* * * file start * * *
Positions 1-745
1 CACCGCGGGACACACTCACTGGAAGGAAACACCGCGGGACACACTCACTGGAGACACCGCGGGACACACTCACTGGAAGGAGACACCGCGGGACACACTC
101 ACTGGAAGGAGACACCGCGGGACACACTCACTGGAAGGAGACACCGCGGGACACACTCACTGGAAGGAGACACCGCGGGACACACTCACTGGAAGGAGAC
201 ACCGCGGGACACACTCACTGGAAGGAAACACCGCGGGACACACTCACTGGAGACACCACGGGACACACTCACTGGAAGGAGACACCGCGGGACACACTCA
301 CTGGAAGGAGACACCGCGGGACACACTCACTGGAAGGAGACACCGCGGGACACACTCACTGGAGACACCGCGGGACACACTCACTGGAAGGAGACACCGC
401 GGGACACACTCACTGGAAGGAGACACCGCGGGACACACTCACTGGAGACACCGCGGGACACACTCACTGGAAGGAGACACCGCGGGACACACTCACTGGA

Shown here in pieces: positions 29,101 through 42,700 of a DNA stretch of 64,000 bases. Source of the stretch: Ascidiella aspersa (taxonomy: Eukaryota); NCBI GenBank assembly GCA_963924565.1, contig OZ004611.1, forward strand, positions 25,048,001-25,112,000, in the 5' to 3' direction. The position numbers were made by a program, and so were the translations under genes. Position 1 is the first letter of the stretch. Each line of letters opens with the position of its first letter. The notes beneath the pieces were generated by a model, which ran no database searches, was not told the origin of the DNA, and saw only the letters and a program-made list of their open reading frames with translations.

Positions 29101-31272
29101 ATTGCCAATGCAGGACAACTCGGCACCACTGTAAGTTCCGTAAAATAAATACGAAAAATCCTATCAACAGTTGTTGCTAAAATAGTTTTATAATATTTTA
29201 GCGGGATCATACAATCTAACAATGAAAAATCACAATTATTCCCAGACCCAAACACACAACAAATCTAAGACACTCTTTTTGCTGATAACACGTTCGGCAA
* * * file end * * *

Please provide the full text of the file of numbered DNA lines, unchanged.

Positions 1-745
1 CACCGCGGGACACACTCACTGGAAGGAAACACCGCGGGACACACTCACTGGAGACACCGCGGGACACACTCACTGGAAGGAGACACCGCGGGACACACTC
101 ACTGGAAGGAGACACCGCGGGACACACTCACTGGAAGGAGACACCGCGGGACACACTCACTGGAAGGAGACACCGCGGGACACACTCACTGGAAGGAGAC
201 ACCGCGGGACACACTCACTGGAAGGAAACACCGCGGGACACACTCACTGGAGACACCACGGGACACACTCACTGGAAGGAGACACCGCGGGACACACTCA
301 CTGGAAGGAGACACCGCGGGACACACTCACTGGAAGGAGACACCGCGGGACACACTCACTGGAGACACCGCGGGACACACTCACTGGAAGGAGACACCGC
401 GGGACACACTCACTGGAAGGAGACACCGCGGGACACACTCACTGGAGACACCGCGGGACACACTCACTGGAAGGAGACACCGCGGGACACACTCACTGGA

Shown here in pieces: positions 29,101 through 42,700 of a DNA stretch of 64,000 bases. Source of the stretch: Ascidiella aspersa (taxonomy: Eukaryota); NCBI GenBank assembly GCA_963924565.1, contig OZ004611.1, forward strand, positions 25,048,001-25,112,000, in the 5' to 3' direction. The position numbers were made by a program, and so were the translations under genes. Position 1 is the first letter of the stretch. Each line of letters opens with the position of its first letter. The notes beneath the pieces were generated by a model, which ran no database searches, was not told the origin of the DNA, and saw only the letters and a program-made list of their open reading frames with translations.

Positions 29101-31272
29101 ATTGCCAATGCAGGACAACTCGGCACCACTGTAAGTTCCGTAAAATAAATACGAAAAATCCTATCAACAGTTGTTGCTAAAATAGTTTTATAATATTTTA
29201 GCGGGATCATACAATCTAACAATGAAAAATCACAATTATTCCCAGACCCAAACACACAACAAATCTAAGACACTCTTTTTGCTGATAACACGTTCGGCAA